By Joseph Agassi
Either a Popper biography and an autobiography, Agassi's A Philosopher's Apprentice tells the riveting tale of his highbrow formation in Fifties London, a tender excellent thinker being affected by an highbrow large - father, mentor, and rival, all while. His next uprising and statement of independence ends up in a painful holiday, by no means to be thoroughly healed. No different author has Agassi's mental perception into Popper, and no different booklet captures like this one the highbrow pleasure round the Popper circle within the Fifties and the struggles of the Nineteen Sixties and Seventies - own, educational, political, all very important philosophically. Agassi's Popper - no matter if one has the same opinion with it or no longer - is a gigantic contribution to scholarship. This moment revised version contains additionally Popper's and Agassi's final correspondence and, in a postscript it exhibits Agassi leafing via Popper's data, achieving a kind of reconciliation, a suitable finishing to the drama. A needs to learn. Malachi Hacohen, Duke collage
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Additional resources for A Philosophers Apprentice: In Karl Poppers Workshop (Series in the Philosophy of Karl R. Popper and Critical Rationalism, 5)
5 The greatest asset of the new rationalist philosophy is its recognition of the freedom that reason enjoys, especially within science. Many philosophers deem this freedom a defect [Agassi, 1999b]: freedom and proof seem to clash. ) Rationality is freedom of engagement in critical debates in the quest for the truth rather than for proofsurrogates. Expressions of this idea surfaced repeatedly. David Brewster expressed it in his life of Newton (1831) and William Whewell expressed in all of his writings on science (1837-60).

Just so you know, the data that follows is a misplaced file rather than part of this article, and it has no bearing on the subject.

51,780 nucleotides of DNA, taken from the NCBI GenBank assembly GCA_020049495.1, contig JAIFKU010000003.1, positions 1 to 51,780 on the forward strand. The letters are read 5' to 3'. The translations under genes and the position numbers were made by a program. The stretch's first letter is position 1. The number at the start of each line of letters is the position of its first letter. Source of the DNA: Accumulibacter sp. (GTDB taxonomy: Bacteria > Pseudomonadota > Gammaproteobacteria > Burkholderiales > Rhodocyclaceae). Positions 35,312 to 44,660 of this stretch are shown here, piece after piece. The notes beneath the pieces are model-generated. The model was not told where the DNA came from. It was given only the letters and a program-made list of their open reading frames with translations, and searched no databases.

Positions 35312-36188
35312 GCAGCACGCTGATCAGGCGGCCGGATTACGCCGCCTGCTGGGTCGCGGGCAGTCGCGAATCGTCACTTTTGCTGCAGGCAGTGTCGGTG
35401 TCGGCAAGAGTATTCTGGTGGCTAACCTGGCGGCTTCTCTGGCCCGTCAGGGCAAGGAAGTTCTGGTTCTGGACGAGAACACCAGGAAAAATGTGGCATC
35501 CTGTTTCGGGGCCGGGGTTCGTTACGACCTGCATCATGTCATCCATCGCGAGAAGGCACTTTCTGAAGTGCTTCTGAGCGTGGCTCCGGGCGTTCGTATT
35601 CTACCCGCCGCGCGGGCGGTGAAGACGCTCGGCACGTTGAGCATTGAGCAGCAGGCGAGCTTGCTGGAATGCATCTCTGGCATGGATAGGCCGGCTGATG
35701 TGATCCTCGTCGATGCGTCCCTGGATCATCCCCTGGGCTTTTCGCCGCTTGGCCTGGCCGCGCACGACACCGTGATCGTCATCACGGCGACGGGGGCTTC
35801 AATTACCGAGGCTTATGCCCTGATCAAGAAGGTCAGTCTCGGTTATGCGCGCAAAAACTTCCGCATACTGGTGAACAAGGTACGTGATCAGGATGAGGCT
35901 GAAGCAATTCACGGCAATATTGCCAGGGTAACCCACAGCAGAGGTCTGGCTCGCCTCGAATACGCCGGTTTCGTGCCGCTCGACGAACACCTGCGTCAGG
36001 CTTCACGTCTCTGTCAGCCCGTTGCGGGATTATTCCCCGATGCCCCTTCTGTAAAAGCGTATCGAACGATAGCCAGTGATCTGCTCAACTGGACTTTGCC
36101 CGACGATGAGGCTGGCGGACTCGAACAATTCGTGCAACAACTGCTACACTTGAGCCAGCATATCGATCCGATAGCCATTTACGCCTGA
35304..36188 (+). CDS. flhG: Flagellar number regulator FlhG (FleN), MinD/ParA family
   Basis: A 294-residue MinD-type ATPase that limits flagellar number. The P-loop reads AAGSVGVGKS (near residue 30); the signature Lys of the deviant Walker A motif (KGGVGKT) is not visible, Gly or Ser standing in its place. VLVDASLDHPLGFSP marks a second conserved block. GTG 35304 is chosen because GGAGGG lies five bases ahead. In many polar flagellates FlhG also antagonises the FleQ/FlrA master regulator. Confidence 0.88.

7 The greatest lesson from this exciting development is that criticism is a friendly act, not an act of aggression. When informed colleagues hear this statement, they are quick to notice that it is one that Plato has explicitly and unreservedly made in his Gorgias. They are right: it is, I suppose, the thesis of that marvelous dialogue, rather than the garbled up thesis usually attributed to it, namely, that sophism is intellectually not serious enough, since it does not live up to the ideal of truth.
Textbooks are unreadable. This way they support the popular view of learning as boring and arduous. As a model for writing, they encourage suppressing problems and expressing contempt for criticism. It makes writing defensive and aggressive and thus reader-hostile. This way they support the popular view of criticism as hostile. As they are inductivist, they suggest that everyone can contribute to science. When Sir Francis Bacon said so, he encouraged amateurs to do research; he thus helped bring about the scientific revolution, as it instituted ways of encouraging and helping novices; when science teachers and textbooks do so today, they discourage and dishearten, since too little guidance is available to high-school students, since the Baconian ethos is gone.